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Author: DiPucchio, Kelly
A proper bulldog raised in a poodle family and a tough poodle raised in a bulldog family meet one day in the park.
|Accelerated Reader Information:|
Interest Level: LG
Reading Level: 2.80
Points: .5 Quiz: 167610
|Reading Counts Information:|
Interest Level: K-2
Reading Level: 1.70
Points: 1.0 Quiz: 62998
Common Core Standards
Grade K → Reading → RL Literature → K.RL Key Ideas & Details
Grade K → Reading → RL Literature → K.RL Range of Reading & Level of Text Complexity
Grade 1 → Reading → RL Reading Literature → 1.RL Key Ideas & Details
Grade 1 → Reading → RL Reading Literature → 1.RL Range of Reading & Level of Text Complexity
Kirkus Reviews (+) (05/01/14)
School Library Journal (05/01/14)
The Bulletin of the Center for Children's Books (09/14)
The Hornbook (+) (00/05/14)
Full Text Reviews:
School Library Journal - 05/01/2014 PreS-Gr 2—Mrs. Poodle has new puppies, Fi-Fi, Foo-Foo, Ooh-La-La, and Gaston, but one of them is not like the others. Next to his petite siblings, Gaston is stocky, ungainly, and goofy looking. One day, they encounter a rough-and-tumble bulldog family, and it's immediately clear that there has been a mix-up. Gaston's short legs and broad ears look just like those of the bulldogs', while the bulldog family includes a tiny poodle named Antoinette. What starts out as a typical "Ugly Duckling" plot becomes a tender exploration of nurture vs. nature. The pups go home with their "real" families, but everyone questions the decision. The mothers are shown gazing forlornly at family portraits, and poor Gaston has no interest in anything "brutish or brawny or brown," preferring the "proper or precious or pink" home that Antoinette scorns. The next day they joyfully switch back: "There. That looked right. And it felt right too." But the story doesn't end there. Both families continue to meet and teach each other about being tough and tender, and when Gaston and Antoinette eventually fall in love and have puppies of their own, they teach them to be whatever they want to be. Robinson's expressive acrylic paintings are bright and bold, yet simple, making masterly use of negative space and contrast. This heartwarming story of family will be a welcome addition to homes and libraries of all types.—Anna Haase Krueger, Ramsey County Library, MN - Copyright 2014 Publishers Weekly, Library Journal and/or School Library Journal used with permission.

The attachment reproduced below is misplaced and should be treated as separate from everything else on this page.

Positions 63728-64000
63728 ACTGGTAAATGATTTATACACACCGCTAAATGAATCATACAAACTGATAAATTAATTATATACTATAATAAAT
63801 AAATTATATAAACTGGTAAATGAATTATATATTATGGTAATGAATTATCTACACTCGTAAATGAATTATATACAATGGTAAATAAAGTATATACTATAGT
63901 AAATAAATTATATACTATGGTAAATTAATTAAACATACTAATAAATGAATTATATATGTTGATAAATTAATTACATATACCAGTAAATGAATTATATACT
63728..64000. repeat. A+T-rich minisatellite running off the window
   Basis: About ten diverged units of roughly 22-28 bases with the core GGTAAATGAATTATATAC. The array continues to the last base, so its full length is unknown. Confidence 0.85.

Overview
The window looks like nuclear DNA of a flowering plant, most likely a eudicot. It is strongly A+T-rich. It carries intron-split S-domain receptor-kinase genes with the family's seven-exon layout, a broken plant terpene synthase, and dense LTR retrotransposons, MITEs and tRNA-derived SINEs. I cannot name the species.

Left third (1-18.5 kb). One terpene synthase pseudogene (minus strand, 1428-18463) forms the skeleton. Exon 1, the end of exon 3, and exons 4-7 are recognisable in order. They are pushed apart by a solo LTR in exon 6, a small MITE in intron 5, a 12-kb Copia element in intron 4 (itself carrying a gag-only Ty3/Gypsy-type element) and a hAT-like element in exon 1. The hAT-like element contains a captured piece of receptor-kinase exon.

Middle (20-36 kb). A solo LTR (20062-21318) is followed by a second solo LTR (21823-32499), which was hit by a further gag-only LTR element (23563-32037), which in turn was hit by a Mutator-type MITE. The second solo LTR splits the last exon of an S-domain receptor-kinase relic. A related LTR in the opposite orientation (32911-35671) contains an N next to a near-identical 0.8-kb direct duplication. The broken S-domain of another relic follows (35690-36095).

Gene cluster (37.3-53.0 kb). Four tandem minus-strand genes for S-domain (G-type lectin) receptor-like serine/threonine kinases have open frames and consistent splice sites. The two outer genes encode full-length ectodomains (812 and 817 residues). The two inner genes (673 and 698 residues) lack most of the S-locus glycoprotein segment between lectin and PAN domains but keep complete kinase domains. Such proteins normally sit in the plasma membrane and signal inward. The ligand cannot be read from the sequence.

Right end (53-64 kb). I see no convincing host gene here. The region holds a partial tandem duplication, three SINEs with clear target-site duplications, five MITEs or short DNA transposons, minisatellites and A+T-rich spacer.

Booklist - 06/01/2014 Nature or nurture? Gaston, born into a family of fancy French poodles, looks and acts different. His coiffure, bark, and demeanor need work. His ears stick up, not down; he ruffs instead of yaps, slobbers instead of sips. Mrs. Poodle and her daughters Fi-Fi, Foo-Foo, and Ooh-La-La love him just the same. Strolling in the park, the family meets a mostly bulldog clan: Rocky, Ricky, Bruno—and Antoinette. She has learned their ways, as she races, yaps, and abhors pink. The mothers decide to switch the two pooches, since each, obviously, belongs with the other clan, but in the end, no one is happy. Puppies are reexchanged, and all works out for the best, especially when Gaston and Antoinette marry. Though readers will probably want to know how the mistake happened (and a mix-up would have been easy to show on the title page), they will mostly adore this joyous tale. The pictures, rendered in simple shapes of warm acrylic colors, are a delight, celebrating each dog’s expressive personality. Kids who might feel the odd man out in their own families will take heart from this. - Copyright 2014 Booklist.
Bulletin for the Center... - 09/01/2014 Mrs. Poodle is proud of all her pups, even Gaston, who, as the size of a teapot, doesn’t quite fit in with his teacup siblings, Fi-Fi, Foo-Foo, and Ooh-La-La. One day at the park, the Poodle family encounters Mrs. Bulldog and her brood, the robust Rocky, Ricky, Bruno-and the fluffy, teacup-sized Antoinette. “It seems there’s been a terrible mistake,” the mamas concur, and, after some evaluative circling, Gaston and Antoinette decide to swap families. Yet Gaston doesn’t take to typical bulldog romping, and Antoinette struggles in the refined atmosphere of the Poodles’ pink-saturated home. While they return to the comfort of their original families, they learn a valuable lesson about being oneself (that they then pass on to their own offspring when they grow up and get married to each other) in this charming exploration of the deceptiveness of appearances. Robinson’s gorgeous acrylic illustrations evoke Parisian life, from the simple refinement of apartments to the ornate wrought iron of park benches, in a palette reminiscent of French macarons, grounded by sophisticated greys. These winking depictions of privileged canine life (for instance, Gaston in a smart neckerchief) convey both humor and haute homeyness, as does DiPucchio’s playful prose, which immediately engages with its tone of familiarity. Useful for a lighthearted look at feelings of not quite fitting in (or even at adoption), this delightful readaloud will have audiences très enchantés, indeed. AA - Copyright 2014 The Board of Trustees of the University of Illinois.